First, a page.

Joshua Tree National Park

By Bonnie & Bill Neely

We had heard of Joshua Tree National Park and seen pictures but never been there. Our son, who loves the desert, decided to introduce us to this wonderful place in which he loves to hike. I had never anticipated the wonders he helped us discover and appreciate. Most people drive through desert landscapes as quickly as possible considering the dryness, extreme heat, sand, cacti, rattle snakes too forbidding. But for three days he taught us how to appreciate the wonders of such a place during several hiking ventures and many drives in this area of Mojave Desert of California,

Being careful to wear sturdy hiking boots, cover with sun protective clothing and lotions, wear big hats, sunglasses, and take water with us, we headed out for our explorations in very early morning to return to our car before the heat of the day. At the Visitor Center we got a map and information about the best places to go. The nominal entry fees are worth far more than the cost, and year-round passes are available to include all our National Parks.

Our first hike was in a protected habitat of large tortoises and big horn sheep a few miles outside Joshua Tree National Park. Although we were early morning, we did not find any of these animals, but they are wise enough to stay hidden or go out only at very cool times. Yes, desert lands do have cool times! On the days we were there the temperatures were 100+ in mid-day to late afternoon and dropped to 60’s at night. Even in summer, temperatures can drop into 40’s after dark.

Joshua Tree National Park has dry campsites for tents, mostly first come, first serve. We loved hearing about Tom’s night searching the gigantic black bowl of stars shining brilliantly above! The big sky here has very little light pollution from towns, so the stars are so easily observed and wondrous to appreciate. Tom recommended an App on his phone which identifies specific stars and the constellations. He assured us nights in the desert are never to be forgotten.

Some large mountains and hills are covered with thousands of rocks tumbled down the sides; other mountains are a massive rock formation with gigantic boulders. Both present their own challenges to hike and appreciate varieties of desert plants. We could identify some; others we photographed to look up later. With only gentle inclines or declines on hard packed desert sand found hiking easy. However, the elevation is about 4,000 feet to 6,000 feet throughout Joshua Tree National Park.

The weirdly attractive dark green Joshua trees were scattered throughout, and some places had literally groves of these unusual trees, found in abundance here in the Mojave Desert, and only sparsely in a few other places in the Southwest. Some grow from seeds, and others from rhizomes as a colony with roots spreading underground. Everyone must respect these fragile evergreen succulents because they are very delicate, in spite of their appearance. The slightest injury or environmental stress can cause irreparable damage and the tree to die. The trees were named by the Mormon pioneers who saw these unusual trees as the image of the Biblical prophet Joshua with arms raised in supplication to Heaven. With a good imagination I could picture the trees as beings with green, shaggy-looking arms pointing upward, petitioning God to protect them. Because of global warming Joshua Trees have been placed on the California biological endangered list to be protected by law.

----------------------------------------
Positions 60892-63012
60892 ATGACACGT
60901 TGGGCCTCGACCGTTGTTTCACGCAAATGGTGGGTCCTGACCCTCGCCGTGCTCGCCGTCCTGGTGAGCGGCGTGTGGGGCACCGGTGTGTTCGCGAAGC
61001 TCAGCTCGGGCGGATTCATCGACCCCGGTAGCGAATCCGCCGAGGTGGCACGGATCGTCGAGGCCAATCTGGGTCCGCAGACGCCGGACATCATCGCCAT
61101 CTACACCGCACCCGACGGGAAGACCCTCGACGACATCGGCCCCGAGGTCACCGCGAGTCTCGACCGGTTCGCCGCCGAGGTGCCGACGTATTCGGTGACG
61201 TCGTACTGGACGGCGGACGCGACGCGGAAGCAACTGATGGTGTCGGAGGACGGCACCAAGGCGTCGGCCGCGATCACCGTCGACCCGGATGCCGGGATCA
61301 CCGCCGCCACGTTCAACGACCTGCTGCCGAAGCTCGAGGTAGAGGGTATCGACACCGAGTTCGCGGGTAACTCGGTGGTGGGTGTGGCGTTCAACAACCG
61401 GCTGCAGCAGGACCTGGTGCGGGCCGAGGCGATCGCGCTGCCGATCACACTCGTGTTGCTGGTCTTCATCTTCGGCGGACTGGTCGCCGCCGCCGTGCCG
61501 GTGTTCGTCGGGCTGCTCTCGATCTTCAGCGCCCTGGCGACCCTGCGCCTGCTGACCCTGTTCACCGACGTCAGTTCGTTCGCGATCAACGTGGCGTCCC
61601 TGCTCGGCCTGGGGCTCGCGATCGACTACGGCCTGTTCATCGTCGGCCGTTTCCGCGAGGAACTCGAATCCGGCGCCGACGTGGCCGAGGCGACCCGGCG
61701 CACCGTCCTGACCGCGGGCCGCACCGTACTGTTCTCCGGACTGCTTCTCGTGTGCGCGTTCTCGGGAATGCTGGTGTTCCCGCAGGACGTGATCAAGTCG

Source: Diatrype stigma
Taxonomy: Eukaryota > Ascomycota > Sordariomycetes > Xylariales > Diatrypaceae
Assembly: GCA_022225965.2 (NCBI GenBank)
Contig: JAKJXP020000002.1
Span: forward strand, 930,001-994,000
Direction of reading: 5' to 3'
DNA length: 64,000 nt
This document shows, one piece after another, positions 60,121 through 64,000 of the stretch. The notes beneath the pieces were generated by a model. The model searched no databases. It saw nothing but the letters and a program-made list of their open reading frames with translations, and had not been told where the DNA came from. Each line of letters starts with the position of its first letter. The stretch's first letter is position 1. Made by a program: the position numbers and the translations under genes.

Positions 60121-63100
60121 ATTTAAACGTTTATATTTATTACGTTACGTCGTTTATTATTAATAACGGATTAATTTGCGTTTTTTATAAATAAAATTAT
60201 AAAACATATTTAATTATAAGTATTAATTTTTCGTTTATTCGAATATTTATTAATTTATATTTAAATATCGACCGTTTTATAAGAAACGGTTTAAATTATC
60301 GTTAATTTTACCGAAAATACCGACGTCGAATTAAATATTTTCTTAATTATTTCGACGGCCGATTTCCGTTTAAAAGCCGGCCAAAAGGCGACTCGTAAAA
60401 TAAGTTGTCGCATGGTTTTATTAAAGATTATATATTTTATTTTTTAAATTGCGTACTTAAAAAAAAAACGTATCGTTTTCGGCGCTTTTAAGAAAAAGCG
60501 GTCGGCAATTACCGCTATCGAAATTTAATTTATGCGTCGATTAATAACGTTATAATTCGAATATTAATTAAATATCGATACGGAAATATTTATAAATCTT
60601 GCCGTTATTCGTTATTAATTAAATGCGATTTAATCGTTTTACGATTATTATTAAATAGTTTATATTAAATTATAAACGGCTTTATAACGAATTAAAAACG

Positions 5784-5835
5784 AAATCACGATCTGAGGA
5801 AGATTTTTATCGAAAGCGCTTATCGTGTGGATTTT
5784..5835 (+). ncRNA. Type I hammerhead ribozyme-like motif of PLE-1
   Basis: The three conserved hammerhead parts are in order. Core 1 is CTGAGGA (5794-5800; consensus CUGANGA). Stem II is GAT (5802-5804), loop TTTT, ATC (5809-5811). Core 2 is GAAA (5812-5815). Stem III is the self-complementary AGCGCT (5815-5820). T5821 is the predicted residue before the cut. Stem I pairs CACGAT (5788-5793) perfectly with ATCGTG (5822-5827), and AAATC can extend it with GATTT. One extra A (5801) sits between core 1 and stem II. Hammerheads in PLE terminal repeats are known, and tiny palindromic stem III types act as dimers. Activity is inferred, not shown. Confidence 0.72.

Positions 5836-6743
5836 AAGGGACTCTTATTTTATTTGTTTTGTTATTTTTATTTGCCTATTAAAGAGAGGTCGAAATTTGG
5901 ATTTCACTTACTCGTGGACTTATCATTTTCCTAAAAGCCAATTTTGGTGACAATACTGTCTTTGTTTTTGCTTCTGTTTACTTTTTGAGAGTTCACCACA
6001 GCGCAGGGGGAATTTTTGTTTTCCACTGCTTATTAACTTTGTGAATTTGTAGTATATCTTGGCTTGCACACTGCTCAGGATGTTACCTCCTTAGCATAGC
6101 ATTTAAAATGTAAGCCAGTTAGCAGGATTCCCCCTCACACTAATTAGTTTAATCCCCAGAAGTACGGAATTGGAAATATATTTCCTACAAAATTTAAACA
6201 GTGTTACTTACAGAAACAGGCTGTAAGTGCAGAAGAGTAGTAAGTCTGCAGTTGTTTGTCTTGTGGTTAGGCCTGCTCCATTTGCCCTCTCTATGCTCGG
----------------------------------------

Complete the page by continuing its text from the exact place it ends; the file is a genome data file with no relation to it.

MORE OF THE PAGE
These trees are members of the yucca family. If a winter has had a freeze they can have beautiful large white bloom clusters in early spring, pollinated by moths. Coahuila Indians used Joshua trees’ dagger-like, pointed leaves for weaving sandals and their flowers and roots for food. The roots also yield a red dye.

Joshua Tree National Park encompasses 1,235 square miles of which 671.4 sq miles are managed by the Wilderness Act. There is a two-lane highway through the Park and many dirt roads into the Wilderness, and people must observe strict rules to protect this land. About twelve miles from the North Entrance, we arrived at Cholla Cactus Garden, where thousands of unique teddy bear cholla cacti are as far as you can see. At this merger of the upper Mojave Desert and the lower Colorado Desert we stopped to walk a quarter mile level loop passing through these plants, which were covered with fluffy white blooms in June. We were warned not to touch the plants because they can be painfully prickly to people. When pieces of the cacti break off they grow roots and become a low forest like this garden. Many animals feed off these plants and cholla are a perfect perch for birds. There are other varieties of cholla in the Southwest, but these little teddy bears reside only here.

We continually discussed how early settlers in the dessert survived. How did they learn which plants provided sustenance and which were harmful? Could we survive in this harsh landscape? Yet many varieties of animals live here, coming out mainly at night only. 57 species of mammals, 46 species of reptiles, 250 species of birds, 75 species of butterflies, 2 kinds of amphibians, scorpions, tarantulas, cayotes and many more fauna have adapted to survive this harsh climate!

We hope to return to Joshua Tree National Park in winter, when it turns very cold, and the huge clear skies reveal wondrous stars, satellites and, who knows?… maybe even a flying saucer!